Exhibition duration: July 14, 2021 to May 22, 2022
You could almost think that we are currently living in one of those typical disaster movies from Hollywood. Pandemics, climate change - hardly a day goes by without new bad news of global proportions. So you'd almost think that the new exhibition "KATASTROPHE. What comes after the end?" at the DFF - Deutsches Filminstitut & Filmmuseum could not have come at a more appropriate time. Yet planning for the show was underway long before the outbreak of the Corona pandemic, which was then ironically responsible for the delayed opening of the exhibition.
The look at the history of disaster films was created in cooperation with the Senckenberg Naturmuseum. The result is an exciting combination of cultural studies and natural science. For example, films are commented on by four scientists and examined for their plausibility. While the short versions can also be discovered in the Senckenberg Naturmuseum in the appropriate departments, the long versions of this fact check can be studied in the DFF. But of course the exhibition has much more to offer.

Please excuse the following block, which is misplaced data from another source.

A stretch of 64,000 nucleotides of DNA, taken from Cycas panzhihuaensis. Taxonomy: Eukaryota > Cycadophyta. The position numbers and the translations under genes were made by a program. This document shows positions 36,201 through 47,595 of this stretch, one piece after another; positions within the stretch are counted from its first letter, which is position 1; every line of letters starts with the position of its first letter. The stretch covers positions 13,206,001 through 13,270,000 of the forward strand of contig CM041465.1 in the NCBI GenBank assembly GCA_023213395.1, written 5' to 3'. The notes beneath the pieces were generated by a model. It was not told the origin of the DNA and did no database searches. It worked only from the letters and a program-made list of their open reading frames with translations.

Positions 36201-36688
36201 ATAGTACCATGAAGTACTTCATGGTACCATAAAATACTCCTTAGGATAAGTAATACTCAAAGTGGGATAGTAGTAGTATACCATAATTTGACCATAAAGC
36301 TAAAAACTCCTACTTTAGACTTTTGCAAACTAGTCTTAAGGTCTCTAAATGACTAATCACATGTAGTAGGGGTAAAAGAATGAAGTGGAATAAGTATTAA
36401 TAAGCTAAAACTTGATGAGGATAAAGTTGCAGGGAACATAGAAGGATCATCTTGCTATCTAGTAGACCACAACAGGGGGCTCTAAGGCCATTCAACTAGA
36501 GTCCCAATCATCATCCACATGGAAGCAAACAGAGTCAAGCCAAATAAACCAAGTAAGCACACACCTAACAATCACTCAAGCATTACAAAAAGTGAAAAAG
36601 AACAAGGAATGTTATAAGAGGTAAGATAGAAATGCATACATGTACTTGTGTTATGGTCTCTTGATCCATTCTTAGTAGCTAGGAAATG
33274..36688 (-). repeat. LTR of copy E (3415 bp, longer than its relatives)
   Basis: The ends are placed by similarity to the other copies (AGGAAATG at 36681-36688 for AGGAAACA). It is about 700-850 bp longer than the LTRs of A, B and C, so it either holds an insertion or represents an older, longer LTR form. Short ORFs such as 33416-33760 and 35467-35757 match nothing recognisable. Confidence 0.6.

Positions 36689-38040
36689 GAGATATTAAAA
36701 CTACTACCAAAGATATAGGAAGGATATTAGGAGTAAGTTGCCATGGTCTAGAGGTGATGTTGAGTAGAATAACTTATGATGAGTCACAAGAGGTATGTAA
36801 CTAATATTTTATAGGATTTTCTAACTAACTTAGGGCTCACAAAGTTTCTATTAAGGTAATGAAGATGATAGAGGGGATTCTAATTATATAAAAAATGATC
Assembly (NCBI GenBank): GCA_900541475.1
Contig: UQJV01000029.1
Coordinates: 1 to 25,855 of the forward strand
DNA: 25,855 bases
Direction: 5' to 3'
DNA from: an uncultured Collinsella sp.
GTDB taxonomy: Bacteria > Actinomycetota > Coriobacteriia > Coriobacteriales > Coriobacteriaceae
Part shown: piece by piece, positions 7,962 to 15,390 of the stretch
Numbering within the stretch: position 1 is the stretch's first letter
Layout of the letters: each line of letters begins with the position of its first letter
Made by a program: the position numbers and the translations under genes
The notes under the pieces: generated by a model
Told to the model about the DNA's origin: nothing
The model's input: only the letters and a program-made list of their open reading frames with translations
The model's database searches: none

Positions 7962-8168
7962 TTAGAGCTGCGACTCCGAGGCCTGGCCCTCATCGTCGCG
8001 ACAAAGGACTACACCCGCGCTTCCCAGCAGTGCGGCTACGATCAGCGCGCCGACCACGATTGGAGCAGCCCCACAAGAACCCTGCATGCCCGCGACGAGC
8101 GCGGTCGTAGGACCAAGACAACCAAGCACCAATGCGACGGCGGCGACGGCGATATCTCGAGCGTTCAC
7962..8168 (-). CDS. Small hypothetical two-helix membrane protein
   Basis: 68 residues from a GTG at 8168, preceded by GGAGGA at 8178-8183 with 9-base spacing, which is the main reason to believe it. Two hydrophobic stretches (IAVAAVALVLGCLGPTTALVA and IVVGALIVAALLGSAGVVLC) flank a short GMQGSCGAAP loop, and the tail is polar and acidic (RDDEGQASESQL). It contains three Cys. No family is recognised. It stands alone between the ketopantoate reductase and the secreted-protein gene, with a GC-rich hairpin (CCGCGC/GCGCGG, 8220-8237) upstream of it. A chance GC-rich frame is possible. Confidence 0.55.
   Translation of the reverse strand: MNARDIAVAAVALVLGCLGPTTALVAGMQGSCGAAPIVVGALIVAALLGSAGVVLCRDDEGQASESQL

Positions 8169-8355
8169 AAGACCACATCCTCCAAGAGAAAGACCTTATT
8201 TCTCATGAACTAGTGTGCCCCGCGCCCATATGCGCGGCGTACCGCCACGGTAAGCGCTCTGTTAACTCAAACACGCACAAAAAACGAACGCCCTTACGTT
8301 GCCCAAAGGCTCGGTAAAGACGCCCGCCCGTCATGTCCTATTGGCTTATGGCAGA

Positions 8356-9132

It is structured according to the classic pattern of disaster films. In a total of six sections, it uses film clips, set designs, movie posters, magazine articles, postcards and other exhibits to reveal how disaster films function as a portrait of the mores and emotions of their time, showing what people were most afraid of at a particular time. It's exciting and entertaining - and makes you want to watch some of the genre's classics again.
The opportunity to do so is available in some cases at the extensive accompanying program, which of course includes a film series that will be shown in the DFF's cinema. But guided tours, an interactive quiz, additional digital information via QR code and more will also be offered in addition to the classic exhibition visit. Those who want to delve deeper into the subject matter afterwards can purchase the extensive catalog on "KATASTROPHE. What comes after the end?" in the museum shop. The 172-page book with all kinds of text contributions and images is available in German and English.